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The End of the American Era: U.S. Foreign Policy and the Geopolitics of the Twenty-first Century
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The End of the American Era: U.S. Foreign Policy and the Geopolitics of the Twenty-first Century [ハードカバー]

Charles Kupchan
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The conclusion of the Cold War is commonly presumed to mark the ultimate triumph of liberal democracy and capitalism, bringing to a close the world’s last great ideological divide. Privileged by its commanding economic and military strength, the United States is destined to preside over this new century, clearing the way for a dur-able era of great-power peace and prosperity.

In a work of remarkable scope, Charles A. Kup-chan exposes the flaws in this conventional wisdom, revealing that the close of the Cold War heralded not America’s final victory but the beginning of the demise of its global dominance. He contends that the next challenge to America is fast emerging. It comes not from the Islamic world or from an ascendant China, but from an integrating Europe, whose economy already rivals America’s. As the European Union seeks influence commensurate with its economic status, it will inevitably rise as a counterweight to the United States. America and Europe are parting ways, the discord extending well beyond the realm of trade. Decades of strategic partnership are giving way to renewed geopolitical competition.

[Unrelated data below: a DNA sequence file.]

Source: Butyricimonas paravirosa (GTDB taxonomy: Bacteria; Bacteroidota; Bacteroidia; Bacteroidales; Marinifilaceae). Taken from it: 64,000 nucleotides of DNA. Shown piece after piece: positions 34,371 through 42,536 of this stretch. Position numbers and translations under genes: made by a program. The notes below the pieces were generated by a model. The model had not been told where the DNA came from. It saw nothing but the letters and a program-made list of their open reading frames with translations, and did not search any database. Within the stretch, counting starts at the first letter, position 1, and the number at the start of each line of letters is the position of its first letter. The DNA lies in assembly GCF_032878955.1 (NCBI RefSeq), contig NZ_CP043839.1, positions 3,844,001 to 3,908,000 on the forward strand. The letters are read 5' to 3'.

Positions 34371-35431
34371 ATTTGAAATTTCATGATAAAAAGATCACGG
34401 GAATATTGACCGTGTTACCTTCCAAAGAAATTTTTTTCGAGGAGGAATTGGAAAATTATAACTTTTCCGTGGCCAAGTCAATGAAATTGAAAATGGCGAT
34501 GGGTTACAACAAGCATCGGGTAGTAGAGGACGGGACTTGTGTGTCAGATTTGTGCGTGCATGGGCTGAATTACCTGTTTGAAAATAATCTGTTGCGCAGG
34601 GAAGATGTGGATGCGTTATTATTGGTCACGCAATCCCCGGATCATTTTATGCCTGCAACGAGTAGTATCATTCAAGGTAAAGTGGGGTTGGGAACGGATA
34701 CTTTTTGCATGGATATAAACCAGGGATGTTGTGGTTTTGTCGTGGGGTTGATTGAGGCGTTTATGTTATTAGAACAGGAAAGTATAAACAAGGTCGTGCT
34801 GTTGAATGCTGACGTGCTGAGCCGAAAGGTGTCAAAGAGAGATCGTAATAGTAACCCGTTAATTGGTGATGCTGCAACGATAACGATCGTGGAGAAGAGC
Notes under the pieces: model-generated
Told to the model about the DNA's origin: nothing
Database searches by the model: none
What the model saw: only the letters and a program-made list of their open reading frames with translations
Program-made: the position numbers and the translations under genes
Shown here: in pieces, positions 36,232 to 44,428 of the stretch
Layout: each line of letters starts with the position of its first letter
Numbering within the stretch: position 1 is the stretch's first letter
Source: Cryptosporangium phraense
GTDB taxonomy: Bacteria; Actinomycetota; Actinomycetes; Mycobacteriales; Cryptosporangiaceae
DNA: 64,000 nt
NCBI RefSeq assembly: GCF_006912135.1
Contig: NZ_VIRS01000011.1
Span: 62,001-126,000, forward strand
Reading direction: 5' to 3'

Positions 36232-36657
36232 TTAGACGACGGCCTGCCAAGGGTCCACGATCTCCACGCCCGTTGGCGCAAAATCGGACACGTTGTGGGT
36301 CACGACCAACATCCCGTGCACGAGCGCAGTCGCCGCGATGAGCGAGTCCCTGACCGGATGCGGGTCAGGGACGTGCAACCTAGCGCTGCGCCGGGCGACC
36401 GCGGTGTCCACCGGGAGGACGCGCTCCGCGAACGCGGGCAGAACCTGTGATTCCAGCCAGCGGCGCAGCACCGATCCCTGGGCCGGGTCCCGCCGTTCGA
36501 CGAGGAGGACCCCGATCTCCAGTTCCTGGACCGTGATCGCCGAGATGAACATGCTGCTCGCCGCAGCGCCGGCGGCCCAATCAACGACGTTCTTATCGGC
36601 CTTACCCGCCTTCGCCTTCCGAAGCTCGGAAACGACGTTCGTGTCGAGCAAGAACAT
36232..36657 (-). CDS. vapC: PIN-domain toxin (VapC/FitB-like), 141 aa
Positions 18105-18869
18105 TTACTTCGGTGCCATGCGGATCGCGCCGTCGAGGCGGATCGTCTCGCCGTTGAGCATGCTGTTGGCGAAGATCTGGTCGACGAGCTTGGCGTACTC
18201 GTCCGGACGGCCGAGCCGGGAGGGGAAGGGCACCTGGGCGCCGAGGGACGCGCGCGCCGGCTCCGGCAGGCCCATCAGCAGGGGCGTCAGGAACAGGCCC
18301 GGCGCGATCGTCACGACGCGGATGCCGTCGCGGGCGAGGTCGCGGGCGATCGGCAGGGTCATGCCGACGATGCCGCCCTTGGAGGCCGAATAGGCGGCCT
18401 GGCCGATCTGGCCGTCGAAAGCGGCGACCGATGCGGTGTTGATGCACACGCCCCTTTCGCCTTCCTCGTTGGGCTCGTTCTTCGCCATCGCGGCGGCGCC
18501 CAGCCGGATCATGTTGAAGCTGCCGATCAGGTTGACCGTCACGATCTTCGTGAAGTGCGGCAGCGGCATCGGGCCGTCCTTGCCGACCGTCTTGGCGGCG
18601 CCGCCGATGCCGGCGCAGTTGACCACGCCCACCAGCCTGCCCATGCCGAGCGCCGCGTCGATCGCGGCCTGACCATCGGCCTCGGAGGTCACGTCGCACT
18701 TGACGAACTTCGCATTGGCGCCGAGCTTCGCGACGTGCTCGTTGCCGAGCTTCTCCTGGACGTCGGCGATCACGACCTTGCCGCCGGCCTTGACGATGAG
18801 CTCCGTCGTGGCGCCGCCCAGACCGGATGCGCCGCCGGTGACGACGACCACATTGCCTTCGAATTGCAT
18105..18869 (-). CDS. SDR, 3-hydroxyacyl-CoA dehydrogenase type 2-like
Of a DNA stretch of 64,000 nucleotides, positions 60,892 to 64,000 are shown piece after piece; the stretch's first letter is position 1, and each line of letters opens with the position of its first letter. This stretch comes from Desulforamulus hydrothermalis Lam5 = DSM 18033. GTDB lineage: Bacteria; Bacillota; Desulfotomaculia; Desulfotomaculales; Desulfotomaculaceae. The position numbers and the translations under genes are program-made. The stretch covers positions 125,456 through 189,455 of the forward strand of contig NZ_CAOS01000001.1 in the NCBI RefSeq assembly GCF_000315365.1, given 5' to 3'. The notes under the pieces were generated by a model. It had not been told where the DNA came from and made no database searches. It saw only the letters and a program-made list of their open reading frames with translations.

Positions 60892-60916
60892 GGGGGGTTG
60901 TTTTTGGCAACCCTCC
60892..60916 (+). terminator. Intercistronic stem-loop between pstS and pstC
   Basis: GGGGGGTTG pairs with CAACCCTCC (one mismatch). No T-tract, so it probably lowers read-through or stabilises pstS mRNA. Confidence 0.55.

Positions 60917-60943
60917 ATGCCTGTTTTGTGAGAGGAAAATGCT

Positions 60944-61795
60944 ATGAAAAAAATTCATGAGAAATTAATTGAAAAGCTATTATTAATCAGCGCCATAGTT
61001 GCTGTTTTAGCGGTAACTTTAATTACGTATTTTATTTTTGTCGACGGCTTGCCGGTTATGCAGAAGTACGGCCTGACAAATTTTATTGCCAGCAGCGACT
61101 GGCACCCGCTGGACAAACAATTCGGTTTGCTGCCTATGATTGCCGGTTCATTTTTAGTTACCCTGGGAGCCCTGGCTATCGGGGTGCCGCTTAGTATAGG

Kupchan argues that the unraveling of American primacy will be expedited by growing opposition at home to the country’s burdensome role as global guardian. Although temporarily reawakened by terrorism, America’s appetite for international engagement is on the wane; the country’s historic aversion toward foreign entanglements is making a comeback. Returning as well is America’s fondness for unilateral action, alienating the partners with whom Washington will need to work to bring together an increasingly divided world. The impact of the digital age on U.S. society also promises to have profound effects on American politics and on the scope and nature of the country’s role in global politics.

Far from watching the end of history, we will be witnesses to the end of the American era. By deftly mining the lessons of the past to cast light on our future, Kupchan explains how the United States and the rest of the world should prepare for the more unpredictable and unstable global system that awaits. Timely and compelling, this book will take its place among the most insightful works of geopolitics.